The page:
WASHINGTON, Jan. 11, 2016 /PRNewswire-USNewswire/ -- The following is a Statement of Campaign for Tobacco-Free Kids, American Cancer Society Cancer Action Network, American Heart Association Founders Affiliate, American Lung Association in New Jersey and Global Advisors on Smokefree Policy (New Jersey GASP):
"The New Jersey Legislature has taken bold action to protect young people from tobacco addiction and save lives by voting to raise the minimum age of sale for tobacco products, including electronic cigarettes, to 21. We urge Gov. Christie to sign this legislation and seize this opportunity to protect children, improve health, and save lives and health care dollars in New Jersey. By doing so, he can set a great example for the nation and provide critical leadership in fighting tobacco use, the nation's No. 1 cause of preventable death.
Gov. Christie has spoken eloquently about addiction and his mother's battle with lung cancer following decades of cigarette smoking, which she started when she was just 16. By signing this bill, Gov. Christie can help prevent young people from becoming addicted to tobacco and starting down a path that so often leads to serious diseases and premature death.
Despite enormous progress in reducing tobacco use, it still kills over 480,000 people and costs $170 billion in health care expenses nationwide each year – including more than 11,500 deaths and $4 billion in health care bills in New Jersey alone. More than 5,000 New Jersey kids become daily smokers every year, and one-third of them will die prematurely as a result.
Increasing the tobacco age to 21 is another tool to reduce tobacco use among youth and young adults – age groups when nearly all tobacco use begins and that are heavily targeted by the tobacco industry. Nationally, we know that 95 percent of adult smokers began smoking before they turned 21. If we can get young people to age 21 as non-smokers, they almost certainly never will become smokers. Raising the age of sale to 21 will also help keep tobacco out of high schools, where younger teens often obtain tobacco products from older students. With a minimum age of 21 for selling tobacco, purchasers of tobacco products who are over 21 are less likely to be in the same social networks as high school students.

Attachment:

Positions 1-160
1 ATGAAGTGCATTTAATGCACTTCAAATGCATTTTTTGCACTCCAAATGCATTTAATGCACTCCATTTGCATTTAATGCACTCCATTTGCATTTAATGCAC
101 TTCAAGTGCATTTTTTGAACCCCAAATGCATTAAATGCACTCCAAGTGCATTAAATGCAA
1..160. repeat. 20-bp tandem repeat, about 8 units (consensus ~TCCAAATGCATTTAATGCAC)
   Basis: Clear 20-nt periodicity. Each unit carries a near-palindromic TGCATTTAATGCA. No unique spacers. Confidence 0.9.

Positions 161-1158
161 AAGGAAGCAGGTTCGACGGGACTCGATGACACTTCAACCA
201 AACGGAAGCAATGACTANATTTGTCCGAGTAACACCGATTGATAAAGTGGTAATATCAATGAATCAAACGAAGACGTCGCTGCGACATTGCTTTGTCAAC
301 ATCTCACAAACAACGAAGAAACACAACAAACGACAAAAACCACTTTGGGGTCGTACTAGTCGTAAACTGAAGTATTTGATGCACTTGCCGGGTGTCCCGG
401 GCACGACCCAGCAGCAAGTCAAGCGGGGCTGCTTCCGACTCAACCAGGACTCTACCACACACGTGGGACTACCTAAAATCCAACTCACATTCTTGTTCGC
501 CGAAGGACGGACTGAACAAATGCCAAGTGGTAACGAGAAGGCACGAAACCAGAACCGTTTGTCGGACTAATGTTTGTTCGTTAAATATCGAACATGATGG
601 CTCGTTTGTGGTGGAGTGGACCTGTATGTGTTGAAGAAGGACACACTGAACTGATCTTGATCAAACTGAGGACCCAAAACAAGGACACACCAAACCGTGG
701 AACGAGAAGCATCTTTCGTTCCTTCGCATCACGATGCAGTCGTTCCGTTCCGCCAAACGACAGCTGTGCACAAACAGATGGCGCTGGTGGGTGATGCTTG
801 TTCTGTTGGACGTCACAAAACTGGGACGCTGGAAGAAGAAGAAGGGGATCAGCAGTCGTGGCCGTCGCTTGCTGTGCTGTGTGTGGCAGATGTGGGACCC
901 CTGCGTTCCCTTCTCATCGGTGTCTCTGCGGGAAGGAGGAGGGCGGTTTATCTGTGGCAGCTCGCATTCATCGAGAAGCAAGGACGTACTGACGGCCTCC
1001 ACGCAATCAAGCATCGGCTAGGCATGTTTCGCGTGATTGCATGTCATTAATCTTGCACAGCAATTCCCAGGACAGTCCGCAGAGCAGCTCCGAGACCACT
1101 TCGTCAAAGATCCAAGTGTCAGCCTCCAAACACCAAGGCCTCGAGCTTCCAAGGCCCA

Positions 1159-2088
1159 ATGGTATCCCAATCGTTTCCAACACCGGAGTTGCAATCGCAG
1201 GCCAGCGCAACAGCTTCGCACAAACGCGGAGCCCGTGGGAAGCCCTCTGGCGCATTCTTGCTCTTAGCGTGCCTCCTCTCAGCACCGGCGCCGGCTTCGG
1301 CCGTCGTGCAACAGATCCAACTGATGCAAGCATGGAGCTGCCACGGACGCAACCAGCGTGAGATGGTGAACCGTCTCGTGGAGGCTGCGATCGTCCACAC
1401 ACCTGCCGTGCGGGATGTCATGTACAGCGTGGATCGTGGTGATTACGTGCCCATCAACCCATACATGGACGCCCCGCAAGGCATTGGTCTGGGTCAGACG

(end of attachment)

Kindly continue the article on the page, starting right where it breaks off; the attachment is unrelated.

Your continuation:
The tobacco industry knows youth and young adults are susceptible to nicotine addiction and heavily targets these age groups, spending $9.6 billion each year – more than $1 million every hour – to market its deadly products. In New Jersey alone, tobacco companies spend more than $185 million every year.
A March 2015 report by the prestigious Institute of Medicine concluded that raising the tobacco age to 21 would significantly reduce smoking among youth and young adults; reduce smoking-caused deaths; and immediately improve the health of youth, young adults and young mothers who would be dissuaded from smoking. Specifically, the report predicts that raising the minimum age for the sale of tobacco products to 21 will, over time, reduce the smoking rate by about 12 percent and smoking-related deaths by 10 percent, which translates into 223,000 fewer premature deaths, 50,000 fewer deaths from lung cancer, and 4.2 million fewer years of life lost.
We urge Gov. Christie to sign this legislation to protect New Jersey's children and young adults and save lives."
SOURCE Campaign for Tobacco-Free Kids